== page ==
Injectable Relistor was approved in 2008 but only for the limited indication of treating opioid-induced constipation in critically ill patients in hospice or palliative care. Relistor use beyond four months was not studied or approved.
In August 2011, Salix and Progenics filed an application with FDA seeking to expand Relistor's label to allow long-term treatment of OIC in all patients with non-cancer pain. The filing included data from a phase III, open-label safety study in which more than 1,000 patients were treated with Relistor for 48 weeks.
In July, FDA rejected Relistor and told Salix and Progenics that additional clinical work would be required before the drug could be approved for OIC. It was at an early October meeting to follow up on the rejection that FDA officials told Salix about the agency's concerns with the cardiovascular safety of the OIC drug class, the company said.
Salix admits that it has not conducted studies of Relistor designed to specifically measure the drug's risk to heart safety. However, data encompassing 4,000 patients treated with Relistor and 1,000 patients taking a placebo has not detected any such signal, said Forbes on Wednesday's conference call.
Forbes added that he's not sure a heart-safety trial of Relistor as requested by FDA is even possible to conduct given the relative paucity of cardiovascular events observed in patients to date. Salix continues to negotiate with the FDA but at this point, Relistor for OIC is in regulatory limbo. Clinical development of a Relistor pill, also for OIC, is also on hold.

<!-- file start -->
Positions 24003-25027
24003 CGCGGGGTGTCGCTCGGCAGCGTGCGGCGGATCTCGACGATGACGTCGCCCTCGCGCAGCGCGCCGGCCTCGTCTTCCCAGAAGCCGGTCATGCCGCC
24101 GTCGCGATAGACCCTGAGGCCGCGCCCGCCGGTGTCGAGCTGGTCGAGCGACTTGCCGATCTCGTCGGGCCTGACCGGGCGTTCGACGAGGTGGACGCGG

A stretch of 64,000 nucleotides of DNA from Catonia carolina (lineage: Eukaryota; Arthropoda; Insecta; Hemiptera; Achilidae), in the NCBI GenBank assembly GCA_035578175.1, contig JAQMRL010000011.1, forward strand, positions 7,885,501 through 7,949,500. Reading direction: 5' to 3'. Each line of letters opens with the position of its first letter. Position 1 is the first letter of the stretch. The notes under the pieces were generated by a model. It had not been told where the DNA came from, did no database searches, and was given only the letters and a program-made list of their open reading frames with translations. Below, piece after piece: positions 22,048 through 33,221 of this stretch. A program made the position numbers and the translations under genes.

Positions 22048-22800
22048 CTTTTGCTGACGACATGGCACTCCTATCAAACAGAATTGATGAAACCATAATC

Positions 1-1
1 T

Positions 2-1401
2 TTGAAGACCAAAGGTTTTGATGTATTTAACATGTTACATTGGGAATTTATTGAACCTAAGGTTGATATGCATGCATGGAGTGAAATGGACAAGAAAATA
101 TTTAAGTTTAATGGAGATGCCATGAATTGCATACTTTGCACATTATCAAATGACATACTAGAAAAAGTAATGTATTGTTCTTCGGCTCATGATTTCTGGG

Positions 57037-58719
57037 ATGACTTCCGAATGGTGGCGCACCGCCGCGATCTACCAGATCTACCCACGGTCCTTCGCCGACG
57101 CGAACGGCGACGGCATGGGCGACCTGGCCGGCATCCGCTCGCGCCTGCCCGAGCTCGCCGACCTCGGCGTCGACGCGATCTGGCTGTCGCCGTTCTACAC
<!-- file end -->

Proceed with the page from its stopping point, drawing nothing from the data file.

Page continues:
Nektar can ill afford any delays in the development of its OIC drug naloxegol. Under a partnership agreement with AstraZeneca, Nektar expects to receive $95 million in cash when naloxegol is submitted for approval in the U.S. and Europe. AstraZeneca will pay Nektar another $140 million if naloxegol is approved and launched commercially.
Whether or not FDA intends to force Nektar and AstraZeneca to conduct another safety study of naloxegol is not clear.
On Friday, Nektar surprised investors with an early filing of its 10-Q for the third-quarter, which included a new risk statement regarding naloxegol:
"For example, we understand that the FDA is exploring whether there is any evidence of a potential cardiovascular class effect related to opioid withdrawal associated with mu-opioid antagonists and naloxegol is a mu-opioid antagonist. Although AstraZeneca is conducting comprehensive safety studies for naloxegol as part of the KODIAC development program, the health authorities retain significant discretion over regulatory requirements which remain very uncertain and difficult to predict prior to obtaining approval."